The injectable resin composite restorative technique: A case report
OBJECTIVE:To describe the use of the injectable resin composite restorative technique with a flowable resin material, in a clinical case with esthetic problems associated with irregular tooth anatomies, allied with a finishing, and polishing protocol due to staining after 1â€‰year of use. CLINICAL CONSIDERATIONS/UNASSIGNED:The presented case report helped to achieve an immediate highly esthetic restoration with appropriate width proportions based on a previous wax-up. After 1â€‰year of use, restorations presented staining; therefore, finishing and polishing procedures were required to re-achieve acceptable esthetic results and thus increase restoration's survival. CONCLUSIONS:The use of the presented technique allowed to obtain a simple and predictable workflow; however, care must be taken on the follow up of the restorations due to intrinsic characteristics of the flowable resin material. CLINICAL SIGNIFICANCE/CONCLUSIONS:The use of the presented injectable technique helped on obtaining a precise anatomy replicating a diagnostic wax-up, thus improving marginal precision and achieving a highly esthetic and functional immediate outcome, with an easy workflow when appropriately planned and executed. However, it also presented low color stability after 1 year of use only, thus, requiring attention from clinicians in regard to its maintenance over time.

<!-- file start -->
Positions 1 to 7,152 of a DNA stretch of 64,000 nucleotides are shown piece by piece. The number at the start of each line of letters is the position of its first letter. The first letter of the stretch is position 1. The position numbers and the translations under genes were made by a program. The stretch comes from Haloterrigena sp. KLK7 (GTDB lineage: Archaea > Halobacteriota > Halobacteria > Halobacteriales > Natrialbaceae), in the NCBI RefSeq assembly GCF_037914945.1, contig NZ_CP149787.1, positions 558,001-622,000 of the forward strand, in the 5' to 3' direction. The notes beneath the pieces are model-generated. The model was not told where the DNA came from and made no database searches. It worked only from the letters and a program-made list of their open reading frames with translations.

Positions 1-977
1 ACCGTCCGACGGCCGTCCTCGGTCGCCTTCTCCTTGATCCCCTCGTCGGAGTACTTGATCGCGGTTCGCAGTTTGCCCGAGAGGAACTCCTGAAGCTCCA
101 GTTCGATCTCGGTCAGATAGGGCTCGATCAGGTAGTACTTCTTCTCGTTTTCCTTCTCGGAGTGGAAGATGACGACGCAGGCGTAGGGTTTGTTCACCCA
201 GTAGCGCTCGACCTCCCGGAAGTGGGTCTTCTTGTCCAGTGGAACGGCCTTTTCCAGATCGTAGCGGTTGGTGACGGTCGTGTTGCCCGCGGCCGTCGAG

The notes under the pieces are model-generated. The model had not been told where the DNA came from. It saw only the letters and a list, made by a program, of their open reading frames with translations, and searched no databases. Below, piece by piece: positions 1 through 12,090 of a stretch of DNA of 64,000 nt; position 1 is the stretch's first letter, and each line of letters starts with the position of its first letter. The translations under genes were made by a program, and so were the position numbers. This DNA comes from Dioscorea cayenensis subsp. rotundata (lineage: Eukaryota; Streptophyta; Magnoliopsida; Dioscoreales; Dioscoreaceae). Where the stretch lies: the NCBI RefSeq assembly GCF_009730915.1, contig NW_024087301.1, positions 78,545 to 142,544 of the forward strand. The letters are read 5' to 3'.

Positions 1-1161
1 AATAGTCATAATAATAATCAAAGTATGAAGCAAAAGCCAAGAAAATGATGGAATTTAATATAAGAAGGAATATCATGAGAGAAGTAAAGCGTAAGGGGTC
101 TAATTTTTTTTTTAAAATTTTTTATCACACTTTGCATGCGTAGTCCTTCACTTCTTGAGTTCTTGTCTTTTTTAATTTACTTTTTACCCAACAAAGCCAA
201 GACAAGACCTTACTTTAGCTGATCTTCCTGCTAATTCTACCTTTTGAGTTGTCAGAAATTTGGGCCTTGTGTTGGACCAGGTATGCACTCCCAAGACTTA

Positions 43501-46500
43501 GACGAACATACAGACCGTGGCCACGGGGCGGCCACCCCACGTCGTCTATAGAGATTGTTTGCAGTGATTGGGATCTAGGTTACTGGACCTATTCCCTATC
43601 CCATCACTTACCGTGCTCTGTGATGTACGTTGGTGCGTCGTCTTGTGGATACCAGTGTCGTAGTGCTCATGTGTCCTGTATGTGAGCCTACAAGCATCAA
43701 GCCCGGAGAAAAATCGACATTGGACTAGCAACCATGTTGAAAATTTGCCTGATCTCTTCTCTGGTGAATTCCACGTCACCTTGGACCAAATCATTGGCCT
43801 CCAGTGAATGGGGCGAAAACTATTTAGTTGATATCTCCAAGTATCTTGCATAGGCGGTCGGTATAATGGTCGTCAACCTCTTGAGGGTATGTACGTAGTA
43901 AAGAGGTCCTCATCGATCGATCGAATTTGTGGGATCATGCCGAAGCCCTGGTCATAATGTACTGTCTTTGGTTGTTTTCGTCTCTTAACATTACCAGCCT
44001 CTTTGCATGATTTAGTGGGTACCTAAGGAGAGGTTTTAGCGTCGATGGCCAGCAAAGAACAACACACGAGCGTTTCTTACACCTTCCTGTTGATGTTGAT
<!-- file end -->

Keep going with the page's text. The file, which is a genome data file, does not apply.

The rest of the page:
Microcomputed tomography evaluation of cement film thickness of veneers and crowns made with conventional and 3D printed provisional materials